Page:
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Cholangiocarcinoma rarely develops in a long standing choledochal cyst. Its association with cholangitis, gall stones and pancreatitis is well known. However, occurrence of choledochal cyst with adenocarcinoma with pancreatitis changes is rarely reported.
A 46-year-old female presented to surgical outpatient with obstructive jaundice, pain abdomen with loss of weight and appetite for the past two months. She also had complaints of fever with chills and rigors. On clinical examination, there was hepatomegaly without clinical evidence of metastatic disease. Liver function tests were Bilirubin Total/Direct 14/7(gm%), SGOT/SGPT/ALP- 166/149/1076 (IU/dl). Total leucocyte count of the patient was 19000 cells/dl. Ultrasound of the patient revealed a type IV A choledochal cyst. Magnetic Resonance Cholangiopancreatography (MRCP) confirmed the type IV A choledochal cyst with mucosal thickening on the lateral wall [Table/Fig-1]. Carbohydrate antigen 19.9 was 463 (N=0-37u/ml). She was started on intravenous piperacillin and tazobactam at a dose of 4.5 gm eighth hourly. She responded to conservative management and was planned for surgery after optimization. Intraoperatively there was cystic dilatation of the extrahepatic bile duct 10 by 6 cm in size with thickening of the lower end of the Common Bile Duct (CBD). There was no metastasis in the abdomen. A classical Pancreaticoduodenectomy was performed and specimen showing the thickened CBD wall [Table/Fig-2]. Histopathology of the specimen confirmed thickening with adenocarcinoma of choledochal cyst [Table/Fig-3]. Acute on chronic pancreatitis changes with infiltration of pancreas by tumor cells was present in the specimen. [Table/Fig-4]. The resection margins were free of tumour. She has received gemcitabine based chemotherapy and is doing well after two years of follow up.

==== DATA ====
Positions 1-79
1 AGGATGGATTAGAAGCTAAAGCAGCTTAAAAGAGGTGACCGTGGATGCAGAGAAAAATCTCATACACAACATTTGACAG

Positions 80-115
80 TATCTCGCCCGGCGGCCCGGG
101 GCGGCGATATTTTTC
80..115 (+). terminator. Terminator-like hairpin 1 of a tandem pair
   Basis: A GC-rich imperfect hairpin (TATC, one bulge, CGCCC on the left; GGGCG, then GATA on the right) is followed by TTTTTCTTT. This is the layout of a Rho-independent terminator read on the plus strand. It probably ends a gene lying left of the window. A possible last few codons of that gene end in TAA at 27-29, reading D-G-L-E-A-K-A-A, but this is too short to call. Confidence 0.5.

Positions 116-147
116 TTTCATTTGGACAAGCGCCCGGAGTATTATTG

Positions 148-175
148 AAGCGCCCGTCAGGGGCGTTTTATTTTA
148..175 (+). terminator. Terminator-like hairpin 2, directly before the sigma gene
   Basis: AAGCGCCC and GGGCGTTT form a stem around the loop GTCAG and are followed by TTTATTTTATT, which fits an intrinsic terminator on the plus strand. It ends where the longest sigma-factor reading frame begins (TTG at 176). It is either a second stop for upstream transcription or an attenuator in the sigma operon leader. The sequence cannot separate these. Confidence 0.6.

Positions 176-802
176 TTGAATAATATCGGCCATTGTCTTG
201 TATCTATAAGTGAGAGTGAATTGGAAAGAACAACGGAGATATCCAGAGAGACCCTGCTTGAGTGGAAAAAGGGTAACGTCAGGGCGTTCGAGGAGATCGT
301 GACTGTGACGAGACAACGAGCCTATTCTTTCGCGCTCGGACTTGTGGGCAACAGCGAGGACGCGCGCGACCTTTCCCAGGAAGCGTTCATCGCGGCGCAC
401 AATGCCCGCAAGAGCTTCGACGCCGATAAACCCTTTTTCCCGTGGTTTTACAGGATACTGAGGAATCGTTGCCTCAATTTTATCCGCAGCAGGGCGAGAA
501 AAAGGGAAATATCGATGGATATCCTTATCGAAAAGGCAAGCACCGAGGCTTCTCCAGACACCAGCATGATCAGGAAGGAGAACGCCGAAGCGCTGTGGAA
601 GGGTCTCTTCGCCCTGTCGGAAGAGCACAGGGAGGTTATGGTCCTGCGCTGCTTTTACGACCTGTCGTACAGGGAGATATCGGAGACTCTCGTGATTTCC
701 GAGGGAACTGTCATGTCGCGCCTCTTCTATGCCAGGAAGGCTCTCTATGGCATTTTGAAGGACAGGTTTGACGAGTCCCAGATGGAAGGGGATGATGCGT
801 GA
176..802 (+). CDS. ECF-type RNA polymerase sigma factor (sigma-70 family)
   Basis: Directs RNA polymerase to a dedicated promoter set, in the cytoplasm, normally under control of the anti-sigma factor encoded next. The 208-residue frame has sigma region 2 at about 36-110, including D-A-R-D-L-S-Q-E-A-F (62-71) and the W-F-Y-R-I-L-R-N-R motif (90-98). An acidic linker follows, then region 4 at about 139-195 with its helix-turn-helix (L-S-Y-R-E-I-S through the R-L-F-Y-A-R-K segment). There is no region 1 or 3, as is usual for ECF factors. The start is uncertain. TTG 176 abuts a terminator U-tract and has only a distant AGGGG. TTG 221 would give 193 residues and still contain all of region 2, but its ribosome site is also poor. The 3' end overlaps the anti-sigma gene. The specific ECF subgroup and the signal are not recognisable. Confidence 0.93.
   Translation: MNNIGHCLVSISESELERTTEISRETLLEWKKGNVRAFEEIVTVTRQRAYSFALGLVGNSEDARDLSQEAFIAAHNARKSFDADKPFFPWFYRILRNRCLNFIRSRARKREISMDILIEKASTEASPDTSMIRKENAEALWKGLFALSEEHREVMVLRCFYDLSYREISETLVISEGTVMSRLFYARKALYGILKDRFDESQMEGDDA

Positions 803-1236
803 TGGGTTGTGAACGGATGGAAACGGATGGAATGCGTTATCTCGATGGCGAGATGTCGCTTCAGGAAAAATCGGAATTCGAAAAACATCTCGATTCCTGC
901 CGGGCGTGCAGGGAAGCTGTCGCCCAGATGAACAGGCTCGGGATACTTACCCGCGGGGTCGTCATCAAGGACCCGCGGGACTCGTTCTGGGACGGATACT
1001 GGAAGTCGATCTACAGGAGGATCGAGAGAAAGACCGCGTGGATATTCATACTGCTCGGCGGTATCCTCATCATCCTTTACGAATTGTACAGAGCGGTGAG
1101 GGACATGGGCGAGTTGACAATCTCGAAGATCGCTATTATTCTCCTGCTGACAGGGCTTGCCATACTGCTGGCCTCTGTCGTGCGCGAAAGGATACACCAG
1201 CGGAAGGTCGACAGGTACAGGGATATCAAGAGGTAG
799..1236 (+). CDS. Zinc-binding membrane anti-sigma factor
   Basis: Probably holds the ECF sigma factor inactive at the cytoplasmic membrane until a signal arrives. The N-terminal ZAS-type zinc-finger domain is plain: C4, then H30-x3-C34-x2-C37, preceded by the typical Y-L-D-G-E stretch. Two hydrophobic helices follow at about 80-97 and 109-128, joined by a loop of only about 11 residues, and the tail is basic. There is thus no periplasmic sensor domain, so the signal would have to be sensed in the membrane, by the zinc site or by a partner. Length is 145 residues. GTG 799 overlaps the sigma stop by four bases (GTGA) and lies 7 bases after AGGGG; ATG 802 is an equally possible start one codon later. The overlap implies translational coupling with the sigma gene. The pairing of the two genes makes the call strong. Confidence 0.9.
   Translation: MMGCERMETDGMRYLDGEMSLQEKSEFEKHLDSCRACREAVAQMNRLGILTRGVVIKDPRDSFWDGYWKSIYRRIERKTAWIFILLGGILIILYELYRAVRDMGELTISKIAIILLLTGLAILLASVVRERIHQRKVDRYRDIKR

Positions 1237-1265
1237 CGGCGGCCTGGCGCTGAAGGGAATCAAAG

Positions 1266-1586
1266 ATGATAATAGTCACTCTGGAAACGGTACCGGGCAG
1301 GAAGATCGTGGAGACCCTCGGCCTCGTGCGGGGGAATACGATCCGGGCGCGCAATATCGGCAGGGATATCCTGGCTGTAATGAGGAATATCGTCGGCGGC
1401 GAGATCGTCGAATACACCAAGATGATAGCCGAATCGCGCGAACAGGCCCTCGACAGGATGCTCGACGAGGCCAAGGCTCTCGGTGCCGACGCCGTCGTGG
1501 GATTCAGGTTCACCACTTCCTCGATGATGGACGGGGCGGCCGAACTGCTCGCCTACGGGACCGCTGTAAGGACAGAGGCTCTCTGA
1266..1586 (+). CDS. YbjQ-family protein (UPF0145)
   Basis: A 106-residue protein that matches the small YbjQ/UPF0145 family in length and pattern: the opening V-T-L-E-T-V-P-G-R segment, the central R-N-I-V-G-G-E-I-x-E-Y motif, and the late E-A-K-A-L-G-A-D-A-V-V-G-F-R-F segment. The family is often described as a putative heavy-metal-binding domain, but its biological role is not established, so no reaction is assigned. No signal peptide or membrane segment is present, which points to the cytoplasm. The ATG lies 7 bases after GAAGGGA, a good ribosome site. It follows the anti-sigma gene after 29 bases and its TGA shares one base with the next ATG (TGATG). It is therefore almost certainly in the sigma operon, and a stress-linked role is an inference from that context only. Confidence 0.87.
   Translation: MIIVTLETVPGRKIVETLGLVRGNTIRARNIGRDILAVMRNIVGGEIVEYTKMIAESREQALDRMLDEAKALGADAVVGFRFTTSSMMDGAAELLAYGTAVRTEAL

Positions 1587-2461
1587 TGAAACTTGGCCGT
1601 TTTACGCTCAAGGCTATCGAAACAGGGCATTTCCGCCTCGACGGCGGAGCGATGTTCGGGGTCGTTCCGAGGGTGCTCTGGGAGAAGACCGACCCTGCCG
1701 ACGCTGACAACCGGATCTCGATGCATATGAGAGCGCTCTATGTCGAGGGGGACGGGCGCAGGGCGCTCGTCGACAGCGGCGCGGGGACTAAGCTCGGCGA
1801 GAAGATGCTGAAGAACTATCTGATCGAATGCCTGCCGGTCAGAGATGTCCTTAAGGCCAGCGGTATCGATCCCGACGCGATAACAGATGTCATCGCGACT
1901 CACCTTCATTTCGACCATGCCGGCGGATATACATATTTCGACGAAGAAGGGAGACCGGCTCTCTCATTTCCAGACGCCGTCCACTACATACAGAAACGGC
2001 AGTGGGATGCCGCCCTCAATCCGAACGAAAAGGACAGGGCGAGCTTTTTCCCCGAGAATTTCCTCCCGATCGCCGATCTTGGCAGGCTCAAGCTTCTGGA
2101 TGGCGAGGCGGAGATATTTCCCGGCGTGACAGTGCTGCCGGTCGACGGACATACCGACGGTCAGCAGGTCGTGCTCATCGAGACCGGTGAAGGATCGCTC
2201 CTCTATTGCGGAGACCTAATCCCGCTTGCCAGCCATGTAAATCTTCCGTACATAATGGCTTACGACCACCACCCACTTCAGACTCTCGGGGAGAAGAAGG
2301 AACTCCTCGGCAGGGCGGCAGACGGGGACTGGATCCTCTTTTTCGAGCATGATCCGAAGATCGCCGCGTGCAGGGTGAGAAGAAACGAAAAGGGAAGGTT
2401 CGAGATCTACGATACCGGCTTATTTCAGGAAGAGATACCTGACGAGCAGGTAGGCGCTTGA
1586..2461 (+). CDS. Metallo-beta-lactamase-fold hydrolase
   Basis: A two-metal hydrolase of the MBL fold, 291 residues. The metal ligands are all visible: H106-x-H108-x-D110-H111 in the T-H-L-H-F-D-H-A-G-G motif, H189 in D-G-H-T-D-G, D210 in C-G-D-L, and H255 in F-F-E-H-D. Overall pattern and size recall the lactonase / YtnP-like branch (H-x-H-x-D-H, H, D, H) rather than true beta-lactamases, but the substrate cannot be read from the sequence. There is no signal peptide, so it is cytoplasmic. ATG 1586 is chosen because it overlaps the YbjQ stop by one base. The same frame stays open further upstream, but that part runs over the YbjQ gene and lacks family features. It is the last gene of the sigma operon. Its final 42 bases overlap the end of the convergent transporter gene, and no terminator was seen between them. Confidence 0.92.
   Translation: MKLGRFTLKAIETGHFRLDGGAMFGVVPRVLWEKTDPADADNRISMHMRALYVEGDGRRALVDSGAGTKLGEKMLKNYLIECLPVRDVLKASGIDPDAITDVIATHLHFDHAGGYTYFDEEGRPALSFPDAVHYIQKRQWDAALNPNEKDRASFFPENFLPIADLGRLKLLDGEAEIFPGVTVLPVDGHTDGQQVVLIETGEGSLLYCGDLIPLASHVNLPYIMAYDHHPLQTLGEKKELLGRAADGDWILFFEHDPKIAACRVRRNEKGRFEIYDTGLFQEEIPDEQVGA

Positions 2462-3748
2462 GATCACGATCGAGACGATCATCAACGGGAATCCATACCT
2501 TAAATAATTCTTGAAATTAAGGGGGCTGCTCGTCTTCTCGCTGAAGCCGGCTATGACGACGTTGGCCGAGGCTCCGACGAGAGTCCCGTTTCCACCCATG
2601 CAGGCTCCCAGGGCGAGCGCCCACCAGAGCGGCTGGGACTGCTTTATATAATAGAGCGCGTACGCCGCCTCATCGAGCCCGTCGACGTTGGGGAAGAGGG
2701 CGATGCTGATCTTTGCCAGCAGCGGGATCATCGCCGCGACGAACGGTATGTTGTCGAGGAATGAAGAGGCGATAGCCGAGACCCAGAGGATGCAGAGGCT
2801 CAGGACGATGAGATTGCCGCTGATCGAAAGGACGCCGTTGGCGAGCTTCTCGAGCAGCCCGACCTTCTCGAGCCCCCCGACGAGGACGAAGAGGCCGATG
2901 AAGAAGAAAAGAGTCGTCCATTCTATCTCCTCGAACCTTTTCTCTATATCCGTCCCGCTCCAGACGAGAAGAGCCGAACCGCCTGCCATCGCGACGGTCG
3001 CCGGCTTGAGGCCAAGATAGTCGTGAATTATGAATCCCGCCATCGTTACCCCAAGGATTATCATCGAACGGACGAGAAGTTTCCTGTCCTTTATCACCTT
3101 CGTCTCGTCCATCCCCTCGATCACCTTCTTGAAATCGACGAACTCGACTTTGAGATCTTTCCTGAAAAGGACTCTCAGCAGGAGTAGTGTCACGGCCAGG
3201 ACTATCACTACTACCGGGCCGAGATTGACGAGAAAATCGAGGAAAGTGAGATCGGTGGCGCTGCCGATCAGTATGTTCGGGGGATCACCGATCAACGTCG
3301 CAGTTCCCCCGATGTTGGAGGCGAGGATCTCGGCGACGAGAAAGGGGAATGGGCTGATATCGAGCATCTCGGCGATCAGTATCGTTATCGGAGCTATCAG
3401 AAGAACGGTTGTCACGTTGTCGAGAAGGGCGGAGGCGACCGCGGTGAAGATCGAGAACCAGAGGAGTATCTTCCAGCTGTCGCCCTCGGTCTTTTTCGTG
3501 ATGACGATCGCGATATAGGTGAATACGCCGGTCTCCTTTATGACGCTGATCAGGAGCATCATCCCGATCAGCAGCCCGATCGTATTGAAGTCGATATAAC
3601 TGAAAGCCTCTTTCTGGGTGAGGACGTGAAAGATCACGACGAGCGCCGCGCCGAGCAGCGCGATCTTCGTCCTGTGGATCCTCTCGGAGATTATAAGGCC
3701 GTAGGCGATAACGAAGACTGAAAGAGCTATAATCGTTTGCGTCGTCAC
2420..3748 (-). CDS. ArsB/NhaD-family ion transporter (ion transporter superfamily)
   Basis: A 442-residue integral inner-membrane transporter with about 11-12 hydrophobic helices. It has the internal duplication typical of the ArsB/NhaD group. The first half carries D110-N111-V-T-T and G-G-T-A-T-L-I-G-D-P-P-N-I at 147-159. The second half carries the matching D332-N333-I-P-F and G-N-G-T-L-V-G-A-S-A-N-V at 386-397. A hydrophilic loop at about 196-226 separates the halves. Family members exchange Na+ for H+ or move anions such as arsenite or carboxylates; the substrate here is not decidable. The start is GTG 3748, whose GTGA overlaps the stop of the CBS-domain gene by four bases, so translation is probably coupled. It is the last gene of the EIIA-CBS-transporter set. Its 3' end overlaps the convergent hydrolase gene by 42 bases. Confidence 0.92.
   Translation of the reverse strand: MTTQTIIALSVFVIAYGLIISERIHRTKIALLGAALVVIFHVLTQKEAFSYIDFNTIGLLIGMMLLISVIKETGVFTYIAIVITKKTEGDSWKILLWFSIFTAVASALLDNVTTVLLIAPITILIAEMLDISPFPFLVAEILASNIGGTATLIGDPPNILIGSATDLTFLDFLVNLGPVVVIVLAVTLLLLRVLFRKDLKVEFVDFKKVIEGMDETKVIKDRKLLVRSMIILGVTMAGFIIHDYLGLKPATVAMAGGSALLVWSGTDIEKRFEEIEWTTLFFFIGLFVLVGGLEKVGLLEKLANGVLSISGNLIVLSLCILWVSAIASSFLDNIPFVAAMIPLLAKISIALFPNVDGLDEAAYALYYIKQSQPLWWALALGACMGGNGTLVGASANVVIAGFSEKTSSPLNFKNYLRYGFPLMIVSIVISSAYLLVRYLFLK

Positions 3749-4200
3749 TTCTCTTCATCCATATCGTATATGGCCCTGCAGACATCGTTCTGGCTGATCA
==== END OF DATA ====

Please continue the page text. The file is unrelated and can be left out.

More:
Choledochal cyst when diagnosed late in life, carries risk of developing malignancy. The life time association of cholangiocarcinoma with choledochal cyst is 20-25% . The risk increases with the duration of the undiagnosed cyst. The typical malignancy is adenocarcinoma of the bile duct, less commonly squamous cell carcinoma . Prior drainage of cyst without excision also increases the risk . The malignancy may also involve the pancreatic duct, gall bladder or intrahepatic ducts. Choledochal cyst with nodular thickening as in present case is a marker of malignant transformation .
The carcinoma can arise even after excision of type IV A cyst. This may arise in intrapancreatic portion or even dilated intrahepatic ducts . Hence, the extent of surgery for type IV A cyst is debatable . However in the present case pancreatic head was also excised so the recurrence can arise from intrahepatic bile ducts or from the anastomotic site.
Management of Cholangiocarcinoma depends upon the level of the cancer. Distal CBD carcinoma mandates pancreaticoduodenectomy while proximal tumours require hepatectomy with caudate lobe resection . Adjuvant treatment includes radiotherapy and chemotherapy. Gemcitabine-based chemotherapy has improved the survival in patients with advanced cholangiocarcinoma . Chaturvedi A et al., opined the poor prognosis of cholangiocarcinoma mainly because of advanced stage and late detection. Our patient is disease free two years after the index surgery .
Cholangiocarcinoma along with acute on chronic pancreatitis are etiologically related in this index case. Both of them are well known complications of the neglected choledochal cysts. Simultaneous occurrence of both of these entities has rarely been reported in literature. The unique presentation in this index patient emphasizes the importance of early detection and excision of these congenital malformations with a roux en Y bilioenteric bypass.